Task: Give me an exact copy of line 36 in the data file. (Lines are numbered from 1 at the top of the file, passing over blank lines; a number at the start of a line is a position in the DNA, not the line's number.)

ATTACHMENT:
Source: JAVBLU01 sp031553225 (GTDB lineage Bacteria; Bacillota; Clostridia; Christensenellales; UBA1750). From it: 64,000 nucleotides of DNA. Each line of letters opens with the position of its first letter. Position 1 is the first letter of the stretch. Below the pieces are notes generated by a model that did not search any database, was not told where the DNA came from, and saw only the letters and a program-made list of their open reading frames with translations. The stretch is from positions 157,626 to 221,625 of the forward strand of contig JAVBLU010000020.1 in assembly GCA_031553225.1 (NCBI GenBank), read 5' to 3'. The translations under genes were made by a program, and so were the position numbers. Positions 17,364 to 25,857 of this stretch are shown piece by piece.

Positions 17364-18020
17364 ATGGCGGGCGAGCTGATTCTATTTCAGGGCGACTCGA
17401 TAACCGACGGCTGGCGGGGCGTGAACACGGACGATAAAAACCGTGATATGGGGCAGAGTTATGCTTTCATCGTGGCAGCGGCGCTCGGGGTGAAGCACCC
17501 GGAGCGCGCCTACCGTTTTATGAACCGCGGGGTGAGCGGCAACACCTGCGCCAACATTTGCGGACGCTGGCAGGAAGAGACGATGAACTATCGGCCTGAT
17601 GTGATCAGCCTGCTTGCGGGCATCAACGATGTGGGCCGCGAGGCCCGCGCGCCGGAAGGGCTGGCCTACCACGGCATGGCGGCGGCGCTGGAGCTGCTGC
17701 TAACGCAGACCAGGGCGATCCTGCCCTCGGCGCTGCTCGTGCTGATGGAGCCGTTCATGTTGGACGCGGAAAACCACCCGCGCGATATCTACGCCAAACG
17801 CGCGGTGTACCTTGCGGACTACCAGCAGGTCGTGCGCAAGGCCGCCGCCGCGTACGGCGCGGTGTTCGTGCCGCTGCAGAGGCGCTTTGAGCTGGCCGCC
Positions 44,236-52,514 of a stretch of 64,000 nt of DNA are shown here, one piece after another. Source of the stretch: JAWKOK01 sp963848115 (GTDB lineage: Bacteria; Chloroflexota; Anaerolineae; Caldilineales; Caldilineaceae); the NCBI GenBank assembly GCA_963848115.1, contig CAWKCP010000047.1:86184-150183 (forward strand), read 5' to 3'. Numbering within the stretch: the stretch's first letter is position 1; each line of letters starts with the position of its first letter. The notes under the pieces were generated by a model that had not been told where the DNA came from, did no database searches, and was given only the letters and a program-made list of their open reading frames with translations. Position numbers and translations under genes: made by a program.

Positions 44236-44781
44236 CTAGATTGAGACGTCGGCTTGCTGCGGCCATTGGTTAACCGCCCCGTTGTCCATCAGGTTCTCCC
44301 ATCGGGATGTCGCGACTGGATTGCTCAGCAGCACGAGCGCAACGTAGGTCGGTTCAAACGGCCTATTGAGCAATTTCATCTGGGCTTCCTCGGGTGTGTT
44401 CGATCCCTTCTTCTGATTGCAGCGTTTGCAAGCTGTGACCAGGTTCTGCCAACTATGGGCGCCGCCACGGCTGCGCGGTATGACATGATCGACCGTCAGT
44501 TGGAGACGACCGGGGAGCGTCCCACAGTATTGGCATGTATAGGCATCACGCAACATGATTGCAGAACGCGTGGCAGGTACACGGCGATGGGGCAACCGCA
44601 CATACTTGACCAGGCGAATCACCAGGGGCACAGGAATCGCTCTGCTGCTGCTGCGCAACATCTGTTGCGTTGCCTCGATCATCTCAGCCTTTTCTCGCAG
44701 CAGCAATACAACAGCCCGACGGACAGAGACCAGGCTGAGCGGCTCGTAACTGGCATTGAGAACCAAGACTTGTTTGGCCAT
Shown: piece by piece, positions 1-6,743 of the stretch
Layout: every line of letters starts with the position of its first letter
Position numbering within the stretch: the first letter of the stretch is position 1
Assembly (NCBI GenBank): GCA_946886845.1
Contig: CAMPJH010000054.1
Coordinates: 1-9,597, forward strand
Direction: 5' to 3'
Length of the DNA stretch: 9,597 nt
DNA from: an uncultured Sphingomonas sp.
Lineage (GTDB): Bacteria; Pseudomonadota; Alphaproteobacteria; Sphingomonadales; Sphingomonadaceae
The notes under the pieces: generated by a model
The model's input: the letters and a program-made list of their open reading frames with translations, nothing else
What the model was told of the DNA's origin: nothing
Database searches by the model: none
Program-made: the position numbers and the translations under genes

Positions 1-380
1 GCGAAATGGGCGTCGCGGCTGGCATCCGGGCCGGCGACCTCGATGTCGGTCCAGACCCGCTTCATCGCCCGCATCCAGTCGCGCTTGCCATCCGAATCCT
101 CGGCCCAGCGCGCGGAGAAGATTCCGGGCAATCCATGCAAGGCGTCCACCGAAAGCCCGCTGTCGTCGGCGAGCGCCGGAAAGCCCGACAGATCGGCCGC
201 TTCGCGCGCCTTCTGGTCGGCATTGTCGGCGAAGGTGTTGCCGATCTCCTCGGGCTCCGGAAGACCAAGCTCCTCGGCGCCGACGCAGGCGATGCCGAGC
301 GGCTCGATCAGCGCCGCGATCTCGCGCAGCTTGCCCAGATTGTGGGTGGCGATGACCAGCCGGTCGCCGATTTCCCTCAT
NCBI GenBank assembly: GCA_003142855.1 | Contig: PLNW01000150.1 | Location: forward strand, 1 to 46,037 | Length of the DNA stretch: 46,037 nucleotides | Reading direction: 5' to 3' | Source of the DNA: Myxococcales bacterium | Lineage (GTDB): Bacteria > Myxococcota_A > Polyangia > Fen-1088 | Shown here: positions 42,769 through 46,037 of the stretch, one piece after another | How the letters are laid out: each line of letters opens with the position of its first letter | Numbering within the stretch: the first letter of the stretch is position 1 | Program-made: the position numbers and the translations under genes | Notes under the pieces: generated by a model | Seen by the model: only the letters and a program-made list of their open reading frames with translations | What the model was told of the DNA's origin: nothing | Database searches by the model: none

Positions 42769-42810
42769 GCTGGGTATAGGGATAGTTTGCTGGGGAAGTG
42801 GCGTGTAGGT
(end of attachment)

301 GGCTCGATCAGCGCCGCGATCTCGCGCAGCTTGCCCAGATTGTGGGTGGCGATGACCAGCCGGTCGCCGATTTCCCTCAT